Concordia faculty, staff and alumni/æ pop up in the media more often
than you might think!
Clarence S. Bayne, Director of the Graduate Diploma in Administration
and Graduate Diploma in Sport Administration (DIA/DSA), and Ron Ferguson,
Director of the MBA, were interviewed by Global Television on Feb.
26 about the sale of the naming rights of the Molson Centre to Bell for
$5 million per year.
Norman Ravvin (Canadian Jewish Studies) was interviewed on Global
TV on March 6 on the occasion of the launch of Not Quite Mainstream:
Canadian Jewish Short Stories, which he edited. The book was launched
that evening in Montreal with readings by two of the authors represented
in the book, Elaine Kalman Naves and Claire Rothman. The book is published
by Red Deer Press and the Concordia University Institute for Canadian
Françoise Sullivan (Studio Arts) was quoted in The Gazette
when the great painter Jean-Paul Riopelle died recently. She said that
when she announced his death in her class, the francophones knew who he
was, but not the anglophone students.
François-Marc Gagnon (Canadian Art) told the National
Post that he visited Jean-Paul Riopelle in Paris in the 1990s, and
watched him holding court with admirers, talking furiously about car
racing, boxing, hunting everything except art. Gagnon said
Riopelle showed that a great artist should always compete in the
world. He was an example at a time when we were too sheltered.
Larry Prochner (Education) was quoted in The Gazette on
the subject of choices of educational styles. He said that since one philosophy
doesnt suit every child, parents should read up on several methods
and visit several classrooms.
Poet and alumnus Todd Swift wrote an affecting article about his
father, Tom Swift, that was published in the National Post
on March 2. Tom was a recording artist of great promise in the 1960s,
but he also became director of admissions for Sir George Williams University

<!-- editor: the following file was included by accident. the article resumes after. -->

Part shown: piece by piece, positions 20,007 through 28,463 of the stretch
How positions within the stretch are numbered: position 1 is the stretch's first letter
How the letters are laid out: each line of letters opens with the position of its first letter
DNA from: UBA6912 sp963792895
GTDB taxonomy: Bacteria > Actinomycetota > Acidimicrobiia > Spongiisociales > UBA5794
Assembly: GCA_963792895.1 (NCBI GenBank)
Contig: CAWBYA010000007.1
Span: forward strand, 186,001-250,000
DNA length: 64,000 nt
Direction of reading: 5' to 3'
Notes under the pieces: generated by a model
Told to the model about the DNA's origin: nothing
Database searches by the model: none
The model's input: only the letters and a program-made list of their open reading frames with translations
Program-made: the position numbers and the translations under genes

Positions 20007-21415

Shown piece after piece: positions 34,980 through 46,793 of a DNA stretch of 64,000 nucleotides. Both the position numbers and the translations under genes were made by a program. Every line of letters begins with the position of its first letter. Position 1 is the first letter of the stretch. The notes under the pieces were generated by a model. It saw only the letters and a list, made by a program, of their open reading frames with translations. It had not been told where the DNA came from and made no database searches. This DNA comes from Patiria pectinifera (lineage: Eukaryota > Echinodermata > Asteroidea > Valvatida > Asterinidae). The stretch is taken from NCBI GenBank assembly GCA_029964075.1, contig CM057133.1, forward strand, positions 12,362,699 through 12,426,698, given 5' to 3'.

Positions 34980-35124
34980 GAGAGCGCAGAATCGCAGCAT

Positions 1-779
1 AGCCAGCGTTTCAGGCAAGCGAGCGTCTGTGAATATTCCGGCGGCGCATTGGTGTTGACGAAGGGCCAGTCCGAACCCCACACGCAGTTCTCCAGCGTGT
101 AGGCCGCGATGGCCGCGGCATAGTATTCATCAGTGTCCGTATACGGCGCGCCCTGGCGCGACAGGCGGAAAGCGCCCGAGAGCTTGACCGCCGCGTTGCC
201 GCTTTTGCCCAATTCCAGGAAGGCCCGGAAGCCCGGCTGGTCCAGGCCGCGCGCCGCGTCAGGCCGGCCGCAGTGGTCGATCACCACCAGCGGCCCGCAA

when he was only 25, and gave up his singing career. His son Todd recounts
how Tom lost the opportunity to record what became Frank Sinatras
megahit My Way. Now retired from his full-time duties in the Office
of the Registrar, Tom is an international recruiter for the John Molson
School of Business.
Gary Kynoch (History) was one of three academics who wrote an essay
for The Toronto Star in January on the Middle East conflict. For
peace to be truly possible, they wrote, Israeli authorities
must confront Jewish settlers with the same determination they display
toward Palestinians, forcing them to withdraw [from the West Bank and
Gaza] into Israel proper. Until they do so, the political violence is
not likely to end.
Steven Appelbaum (Management) is often quoted in The Gazette. One
recent contribution was about bullying bosses; another was on older employees,
who he said are more flexible and show less absenteeism than their younger
colleagues. A third article quoted him on career stability, less important
now than job mobility. Finally, he was quoted in an article in Canadian
Living magazine on spirituality in the workplace, which he said is
another way of talking about corporate social responsibility.
Le Choc du numérique, by Hervé Fischer (Digital
Image/Sound) was favourably reviewed by Frédérique David
in the February issue of University Affairs.
As reported in the Mirror, Masters of Fine Arts alumnus Kevin
El-Ichi deForest will have a solo show at Ottawas Gallery 101
this spring, and will curate a show called Lovesexy at Montreals
Gallery B-312. On the same page, there was a piece about MFA student Diyan
Achjadi, who uses embroidery to subvert notions of femininity and
gentility. She had a show at Articule, has exhibited in New York and Ottawa,
and is working on a Web-related project with Studio XX.
Chengiah Ragaven, who taught sociology at Concordia for more than
a decade, was often in the news then because he was the African National
Congresss representative in Montreal. In 1992, no longer an exile,
he moved back to South Africa. He visited Montreal in December, and The
Gazettes Mark Abley reported that post-apartheid South Africa
hasnt progressed as far or as fast as Ragaven hoped.
Chantal Maillé (Simone de Beauvoir) was interviewed for an
article in Métro, the newspaper distributed in Montreal
Metro stations, about the fact that women are still under-represented
in electoral politics. She was also interviewed by La Presse for
a feature about the iconic power of the singer Madonna, and said approvingly
that she is the embodiment of the third wave of feminism,